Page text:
As an endurance athlete, you know about the wall – the elevated lactic acid levels in your bloodstream that preempt your best intentions to continue.
Avoiding the wall is critical to improving your endurance performance, and increasing your lactate threshold is critical to avoiding the wall.
Can you train your body to increase lactic threshold? Yes, you can. In fact, elite athletes and coaches know that this is essential to improved endurance performance and success.
I have another book I’d like to recommend for just that training regimen: Lactate Threshold Training by Peter Janssen, MD. I think it will help provide in-depth insight into the way your body produces and uses energy and the causes of dreaded lactate accumulation.
Whenever you’ve had sore arms or legs following a workout, or worse – had to let the pack surge ahead when running or cycling, unable to keep up – acidosis (the accumulation of lactic acid in working muscles) is the cause. High lactate values cause muscle fatigue.
In his book, Dr. Janssen delineates interval workouts specifically designed to train your lactate system using your heart rate as a guide. Many heart rate graphs explain his training concepts and testing. He also includes general and specific advice with examples.
Beyond the information he provides regarding lactate and the effects of acidosis, Dr. Janssen also delves into overtraining (including the importance of recovery to elicit the benefits of ‘supercompensation’), circulation (creating a ‘sports’ heart), nutrition (best nutrition for endurance sports and energy consumption for events), and heart rate patterns (helping determine lactate and comparing performance capacity).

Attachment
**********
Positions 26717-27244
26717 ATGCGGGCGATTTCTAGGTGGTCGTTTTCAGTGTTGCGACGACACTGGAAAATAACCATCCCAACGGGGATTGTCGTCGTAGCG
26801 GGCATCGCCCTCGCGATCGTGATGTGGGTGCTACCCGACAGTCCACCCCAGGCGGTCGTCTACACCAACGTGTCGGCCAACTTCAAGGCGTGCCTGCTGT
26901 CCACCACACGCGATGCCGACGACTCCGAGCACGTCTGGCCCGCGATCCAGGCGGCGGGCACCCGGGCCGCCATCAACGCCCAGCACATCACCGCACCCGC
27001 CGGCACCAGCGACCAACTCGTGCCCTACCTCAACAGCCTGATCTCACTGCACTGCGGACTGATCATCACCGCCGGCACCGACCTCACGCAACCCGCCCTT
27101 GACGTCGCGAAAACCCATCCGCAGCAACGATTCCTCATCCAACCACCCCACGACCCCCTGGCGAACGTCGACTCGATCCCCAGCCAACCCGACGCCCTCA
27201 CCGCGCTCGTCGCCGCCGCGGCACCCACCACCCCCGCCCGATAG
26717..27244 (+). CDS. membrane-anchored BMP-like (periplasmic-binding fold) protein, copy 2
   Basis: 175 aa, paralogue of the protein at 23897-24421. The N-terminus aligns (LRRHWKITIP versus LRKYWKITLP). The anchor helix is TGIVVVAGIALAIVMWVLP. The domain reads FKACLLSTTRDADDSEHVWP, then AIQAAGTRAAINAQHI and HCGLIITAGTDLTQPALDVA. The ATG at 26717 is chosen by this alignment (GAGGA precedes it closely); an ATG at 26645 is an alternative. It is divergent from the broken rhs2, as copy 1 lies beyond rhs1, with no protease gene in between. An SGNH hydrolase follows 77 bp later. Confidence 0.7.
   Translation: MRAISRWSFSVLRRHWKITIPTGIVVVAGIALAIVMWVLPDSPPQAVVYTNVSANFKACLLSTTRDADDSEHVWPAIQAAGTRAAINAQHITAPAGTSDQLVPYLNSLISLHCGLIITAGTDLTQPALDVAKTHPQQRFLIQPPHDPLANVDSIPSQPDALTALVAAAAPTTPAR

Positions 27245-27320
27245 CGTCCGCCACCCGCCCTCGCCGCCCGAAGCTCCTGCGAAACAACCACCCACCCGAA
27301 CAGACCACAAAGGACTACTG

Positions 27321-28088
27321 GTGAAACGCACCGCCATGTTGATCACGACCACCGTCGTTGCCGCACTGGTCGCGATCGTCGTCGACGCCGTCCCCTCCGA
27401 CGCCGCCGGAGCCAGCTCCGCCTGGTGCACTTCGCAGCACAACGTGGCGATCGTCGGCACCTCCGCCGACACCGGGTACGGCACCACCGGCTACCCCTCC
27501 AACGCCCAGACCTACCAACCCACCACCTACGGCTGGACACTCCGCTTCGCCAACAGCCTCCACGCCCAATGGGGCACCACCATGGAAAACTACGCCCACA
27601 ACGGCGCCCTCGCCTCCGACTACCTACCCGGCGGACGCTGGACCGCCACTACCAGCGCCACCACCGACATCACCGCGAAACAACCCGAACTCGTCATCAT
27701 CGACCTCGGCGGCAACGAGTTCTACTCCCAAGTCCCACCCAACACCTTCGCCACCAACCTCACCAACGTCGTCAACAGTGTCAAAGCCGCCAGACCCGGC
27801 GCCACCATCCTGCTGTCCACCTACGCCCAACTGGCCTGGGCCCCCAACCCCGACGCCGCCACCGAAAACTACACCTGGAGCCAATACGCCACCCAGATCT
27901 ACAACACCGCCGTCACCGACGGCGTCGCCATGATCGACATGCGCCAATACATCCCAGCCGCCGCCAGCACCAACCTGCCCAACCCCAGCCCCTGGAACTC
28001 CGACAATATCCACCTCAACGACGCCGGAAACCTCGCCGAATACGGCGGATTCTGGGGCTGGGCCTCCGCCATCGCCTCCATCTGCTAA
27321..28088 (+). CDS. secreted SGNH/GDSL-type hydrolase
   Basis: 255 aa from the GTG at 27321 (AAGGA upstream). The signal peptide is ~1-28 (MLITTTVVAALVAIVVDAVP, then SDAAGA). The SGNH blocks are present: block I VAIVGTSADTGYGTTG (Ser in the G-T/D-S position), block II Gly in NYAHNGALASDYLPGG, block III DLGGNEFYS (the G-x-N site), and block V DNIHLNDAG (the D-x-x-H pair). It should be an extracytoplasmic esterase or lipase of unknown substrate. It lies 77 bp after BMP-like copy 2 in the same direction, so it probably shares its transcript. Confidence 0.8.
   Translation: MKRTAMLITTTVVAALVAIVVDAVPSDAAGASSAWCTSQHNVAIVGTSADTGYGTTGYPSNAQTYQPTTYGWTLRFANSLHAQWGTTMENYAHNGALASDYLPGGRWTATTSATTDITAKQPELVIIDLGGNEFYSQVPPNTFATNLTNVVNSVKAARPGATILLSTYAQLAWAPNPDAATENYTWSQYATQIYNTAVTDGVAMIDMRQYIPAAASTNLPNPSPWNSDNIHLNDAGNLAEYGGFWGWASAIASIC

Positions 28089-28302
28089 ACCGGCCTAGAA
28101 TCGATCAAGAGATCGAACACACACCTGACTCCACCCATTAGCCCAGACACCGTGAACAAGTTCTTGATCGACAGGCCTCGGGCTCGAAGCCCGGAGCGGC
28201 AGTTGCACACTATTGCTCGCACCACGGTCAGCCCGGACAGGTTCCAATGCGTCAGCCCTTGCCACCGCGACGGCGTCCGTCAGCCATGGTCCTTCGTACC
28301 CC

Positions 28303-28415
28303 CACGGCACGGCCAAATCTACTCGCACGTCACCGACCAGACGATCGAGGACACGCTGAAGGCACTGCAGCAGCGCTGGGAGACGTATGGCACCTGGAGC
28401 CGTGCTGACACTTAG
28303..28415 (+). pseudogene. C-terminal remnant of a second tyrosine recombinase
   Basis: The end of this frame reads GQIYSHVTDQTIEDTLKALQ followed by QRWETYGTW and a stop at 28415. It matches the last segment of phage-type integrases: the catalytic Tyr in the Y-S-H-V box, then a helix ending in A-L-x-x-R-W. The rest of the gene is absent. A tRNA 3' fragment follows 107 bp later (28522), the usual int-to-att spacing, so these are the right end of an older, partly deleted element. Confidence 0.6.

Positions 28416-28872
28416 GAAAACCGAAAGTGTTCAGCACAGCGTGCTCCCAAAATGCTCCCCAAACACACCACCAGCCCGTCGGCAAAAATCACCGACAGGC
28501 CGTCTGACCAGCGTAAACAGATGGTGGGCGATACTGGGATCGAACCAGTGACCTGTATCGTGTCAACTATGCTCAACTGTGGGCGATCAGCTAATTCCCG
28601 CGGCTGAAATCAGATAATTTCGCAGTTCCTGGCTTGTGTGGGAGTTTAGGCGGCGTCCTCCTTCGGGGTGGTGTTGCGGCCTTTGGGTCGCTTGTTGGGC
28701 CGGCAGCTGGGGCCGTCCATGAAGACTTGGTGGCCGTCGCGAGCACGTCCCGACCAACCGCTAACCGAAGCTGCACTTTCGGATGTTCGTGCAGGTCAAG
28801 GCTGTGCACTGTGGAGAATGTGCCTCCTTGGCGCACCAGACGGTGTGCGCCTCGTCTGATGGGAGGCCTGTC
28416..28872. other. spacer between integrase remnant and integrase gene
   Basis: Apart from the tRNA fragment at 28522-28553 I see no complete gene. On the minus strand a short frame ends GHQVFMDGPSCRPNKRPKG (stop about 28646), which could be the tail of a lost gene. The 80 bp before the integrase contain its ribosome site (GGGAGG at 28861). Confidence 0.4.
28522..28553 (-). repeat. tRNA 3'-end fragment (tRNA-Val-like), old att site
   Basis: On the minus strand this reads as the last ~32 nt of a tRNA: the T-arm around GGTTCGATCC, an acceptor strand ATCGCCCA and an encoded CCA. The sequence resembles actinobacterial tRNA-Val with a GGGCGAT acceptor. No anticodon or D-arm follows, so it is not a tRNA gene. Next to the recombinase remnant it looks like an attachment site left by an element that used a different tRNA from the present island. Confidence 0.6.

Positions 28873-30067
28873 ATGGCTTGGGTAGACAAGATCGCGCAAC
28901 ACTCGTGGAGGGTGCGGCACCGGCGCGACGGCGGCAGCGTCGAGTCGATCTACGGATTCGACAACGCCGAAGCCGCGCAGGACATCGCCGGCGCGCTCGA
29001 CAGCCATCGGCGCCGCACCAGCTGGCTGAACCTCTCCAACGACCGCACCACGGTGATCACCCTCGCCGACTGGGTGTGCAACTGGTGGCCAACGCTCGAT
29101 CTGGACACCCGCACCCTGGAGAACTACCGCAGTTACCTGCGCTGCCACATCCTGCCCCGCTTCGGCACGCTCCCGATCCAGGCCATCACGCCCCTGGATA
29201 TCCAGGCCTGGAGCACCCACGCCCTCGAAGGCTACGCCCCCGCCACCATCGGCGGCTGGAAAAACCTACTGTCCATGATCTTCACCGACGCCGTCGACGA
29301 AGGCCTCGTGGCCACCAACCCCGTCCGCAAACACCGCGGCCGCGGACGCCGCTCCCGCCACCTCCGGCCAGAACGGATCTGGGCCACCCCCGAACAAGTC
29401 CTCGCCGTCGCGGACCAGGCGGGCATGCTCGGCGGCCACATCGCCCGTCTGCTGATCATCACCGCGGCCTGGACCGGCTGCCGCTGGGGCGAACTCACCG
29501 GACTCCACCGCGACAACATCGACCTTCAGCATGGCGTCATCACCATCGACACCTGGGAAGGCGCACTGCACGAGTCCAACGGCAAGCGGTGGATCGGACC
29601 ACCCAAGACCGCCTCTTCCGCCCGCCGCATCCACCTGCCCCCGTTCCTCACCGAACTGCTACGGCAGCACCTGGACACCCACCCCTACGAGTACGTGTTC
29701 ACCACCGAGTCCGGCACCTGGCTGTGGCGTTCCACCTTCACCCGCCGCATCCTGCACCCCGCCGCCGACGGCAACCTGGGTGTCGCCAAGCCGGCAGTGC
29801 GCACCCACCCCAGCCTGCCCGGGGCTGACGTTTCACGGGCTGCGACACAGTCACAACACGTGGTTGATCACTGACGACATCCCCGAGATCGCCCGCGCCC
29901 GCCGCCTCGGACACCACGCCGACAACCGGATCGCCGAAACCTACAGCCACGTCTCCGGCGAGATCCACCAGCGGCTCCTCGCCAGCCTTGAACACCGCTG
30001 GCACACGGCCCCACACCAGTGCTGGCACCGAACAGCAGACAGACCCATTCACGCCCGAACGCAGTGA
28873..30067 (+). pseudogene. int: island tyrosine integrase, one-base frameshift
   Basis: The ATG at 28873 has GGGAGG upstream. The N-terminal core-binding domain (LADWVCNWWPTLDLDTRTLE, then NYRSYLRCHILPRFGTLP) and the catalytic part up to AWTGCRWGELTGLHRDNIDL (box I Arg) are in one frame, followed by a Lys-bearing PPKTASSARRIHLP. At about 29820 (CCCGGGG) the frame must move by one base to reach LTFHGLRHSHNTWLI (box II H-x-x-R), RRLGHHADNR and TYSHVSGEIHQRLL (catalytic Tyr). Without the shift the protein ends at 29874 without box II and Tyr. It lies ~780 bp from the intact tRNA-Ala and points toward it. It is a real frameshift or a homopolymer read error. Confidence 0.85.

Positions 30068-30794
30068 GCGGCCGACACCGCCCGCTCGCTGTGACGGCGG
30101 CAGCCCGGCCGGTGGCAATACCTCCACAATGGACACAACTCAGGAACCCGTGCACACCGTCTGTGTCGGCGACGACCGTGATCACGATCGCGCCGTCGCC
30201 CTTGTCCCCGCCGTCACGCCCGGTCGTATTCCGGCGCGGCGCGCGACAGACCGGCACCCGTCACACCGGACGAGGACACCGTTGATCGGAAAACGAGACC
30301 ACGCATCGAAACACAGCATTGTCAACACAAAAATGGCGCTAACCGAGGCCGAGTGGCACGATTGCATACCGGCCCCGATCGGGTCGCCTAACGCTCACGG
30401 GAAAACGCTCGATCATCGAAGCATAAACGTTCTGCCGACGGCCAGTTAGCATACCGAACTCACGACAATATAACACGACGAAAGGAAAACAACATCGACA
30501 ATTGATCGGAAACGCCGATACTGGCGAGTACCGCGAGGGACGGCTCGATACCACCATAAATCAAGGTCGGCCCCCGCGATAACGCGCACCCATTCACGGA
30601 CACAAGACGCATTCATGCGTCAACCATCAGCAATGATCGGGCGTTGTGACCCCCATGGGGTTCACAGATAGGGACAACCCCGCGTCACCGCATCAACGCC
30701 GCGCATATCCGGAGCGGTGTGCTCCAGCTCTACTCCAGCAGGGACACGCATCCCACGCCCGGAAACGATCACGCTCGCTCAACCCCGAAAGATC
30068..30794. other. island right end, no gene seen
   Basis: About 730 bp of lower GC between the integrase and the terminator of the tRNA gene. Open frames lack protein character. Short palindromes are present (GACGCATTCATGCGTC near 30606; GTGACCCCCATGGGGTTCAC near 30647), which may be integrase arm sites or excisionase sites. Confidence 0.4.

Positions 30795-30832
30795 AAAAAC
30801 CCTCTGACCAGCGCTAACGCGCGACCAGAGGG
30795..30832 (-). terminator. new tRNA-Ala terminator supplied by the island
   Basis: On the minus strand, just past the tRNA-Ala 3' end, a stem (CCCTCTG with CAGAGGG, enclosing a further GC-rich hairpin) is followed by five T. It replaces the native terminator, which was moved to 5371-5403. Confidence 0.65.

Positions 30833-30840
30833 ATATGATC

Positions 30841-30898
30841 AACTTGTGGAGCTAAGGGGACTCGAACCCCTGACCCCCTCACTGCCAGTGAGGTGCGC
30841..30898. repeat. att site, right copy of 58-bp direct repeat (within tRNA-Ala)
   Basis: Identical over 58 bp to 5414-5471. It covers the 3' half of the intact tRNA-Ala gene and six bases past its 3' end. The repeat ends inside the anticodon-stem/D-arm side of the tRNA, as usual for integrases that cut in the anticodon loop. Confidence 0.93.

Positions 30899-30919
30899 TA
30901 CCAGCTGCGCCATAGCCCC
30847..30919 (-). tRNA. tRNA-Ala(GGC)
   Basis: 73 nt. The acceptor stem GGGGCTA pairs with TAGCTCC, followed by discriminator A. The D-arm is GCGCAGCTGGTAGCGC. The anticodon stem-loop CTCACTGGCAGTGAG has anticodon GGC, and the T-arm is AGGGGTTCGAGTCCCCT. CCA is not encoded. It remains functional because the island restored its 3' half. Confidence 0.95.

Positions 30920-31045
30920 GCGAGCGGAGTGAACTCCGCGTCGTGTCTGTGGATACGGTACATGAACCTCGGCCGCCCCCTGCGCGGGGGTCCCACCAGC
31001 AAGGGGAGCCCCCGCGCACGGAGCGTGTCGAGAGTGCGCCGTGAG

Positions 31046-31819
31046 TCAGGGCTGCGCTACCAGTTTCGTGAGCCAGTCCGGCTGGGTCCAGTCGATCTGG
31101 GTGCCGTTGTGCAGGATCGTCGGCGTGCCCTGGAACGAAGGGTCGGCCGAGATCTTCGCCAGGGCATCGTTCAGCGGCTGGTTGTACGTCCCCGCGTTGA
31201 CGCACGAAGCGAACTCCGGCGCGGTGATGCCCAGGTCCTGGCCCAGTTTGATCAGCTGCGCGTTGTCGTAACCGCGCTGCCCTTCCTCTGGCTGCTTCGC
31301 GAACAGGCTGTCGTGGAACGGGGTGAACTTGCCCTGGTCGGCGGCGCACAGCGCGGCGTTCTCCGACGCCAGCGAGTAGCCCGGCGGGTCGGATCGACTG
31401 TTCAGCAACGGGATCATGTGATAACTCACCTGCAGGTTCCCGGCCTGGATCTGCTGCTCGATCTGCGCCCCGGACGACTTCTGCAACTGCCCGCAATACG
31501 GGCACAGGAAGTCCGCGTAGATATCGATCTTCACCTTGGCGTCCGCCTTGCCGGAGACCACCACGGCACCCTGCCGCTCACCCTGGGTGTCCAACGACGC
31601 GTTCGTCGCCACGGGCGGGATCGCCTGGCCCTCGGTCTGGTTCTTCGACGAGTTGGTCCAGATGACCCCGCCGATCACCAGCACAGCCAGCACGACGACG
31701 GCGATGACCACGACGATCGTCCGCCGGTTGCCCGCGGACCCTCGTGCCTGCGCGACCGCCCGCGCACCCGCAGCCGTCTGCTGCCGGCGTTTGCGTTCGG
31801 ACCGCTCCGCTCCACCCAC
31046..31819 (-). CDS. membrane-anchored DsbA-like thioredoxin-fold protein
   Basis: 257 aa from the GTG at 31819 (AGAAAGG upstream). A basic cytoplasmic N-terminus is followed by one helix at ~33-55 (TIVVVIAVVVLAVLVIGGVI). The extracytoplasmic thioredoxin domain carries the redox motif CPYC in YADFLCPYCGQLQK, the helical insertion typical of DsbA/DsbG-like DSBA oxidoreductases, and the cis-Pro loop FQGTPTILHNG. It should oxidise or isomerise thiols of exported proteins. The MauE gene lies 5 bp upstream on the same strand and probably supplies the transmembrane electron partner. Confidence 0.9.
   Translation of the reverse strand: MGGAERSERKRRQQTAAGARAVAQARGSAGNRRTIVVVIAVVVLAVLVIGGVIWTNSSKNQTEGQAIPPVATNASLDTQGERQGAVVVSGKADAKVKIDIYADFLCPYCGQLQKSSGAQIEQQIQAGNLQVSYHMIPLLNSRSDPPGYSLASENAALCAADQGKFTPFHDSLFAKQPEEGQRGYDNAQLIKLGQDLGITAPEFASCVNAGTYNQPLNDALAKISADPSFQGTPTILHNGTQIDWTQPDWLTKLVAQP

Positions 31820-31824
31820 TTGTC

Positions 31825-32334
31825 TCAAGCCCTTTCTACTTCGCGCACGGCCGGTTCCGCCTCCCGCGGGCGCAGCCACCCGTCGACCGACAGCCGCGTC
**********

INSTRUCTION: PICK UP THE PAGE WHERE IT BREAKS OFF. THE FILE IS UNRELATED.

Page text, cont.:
I’ll admit that reviews on Lactate Threshold Training are mixed. There is some controversy about Dr. Janssen’s thesis about lactate threshold training, and some reviews cite careless language and charts that may be difficult to understand. However, reviews also point out that there are many pearls of wisdom about endurance training, and the information presented is the nitty gritty that many endurance athletes seek. This is where his general and specific advice comes into play – you’ll understand how you can apply the information to boost your own athletic performance. Despite problems cited in reviews, reviewers feel it is a great book for athletes in many sports, including running, cycling, and triathlons.
I wouldn’t recommend it if I didn’t feel there was real merit and that it is worth the cost and your time to read and re-read it as needed.
Anything you can do to improve your lactate threshold and reduce acidosis will improve your endurance and athletic performance. And that’s really at the heart of what matters.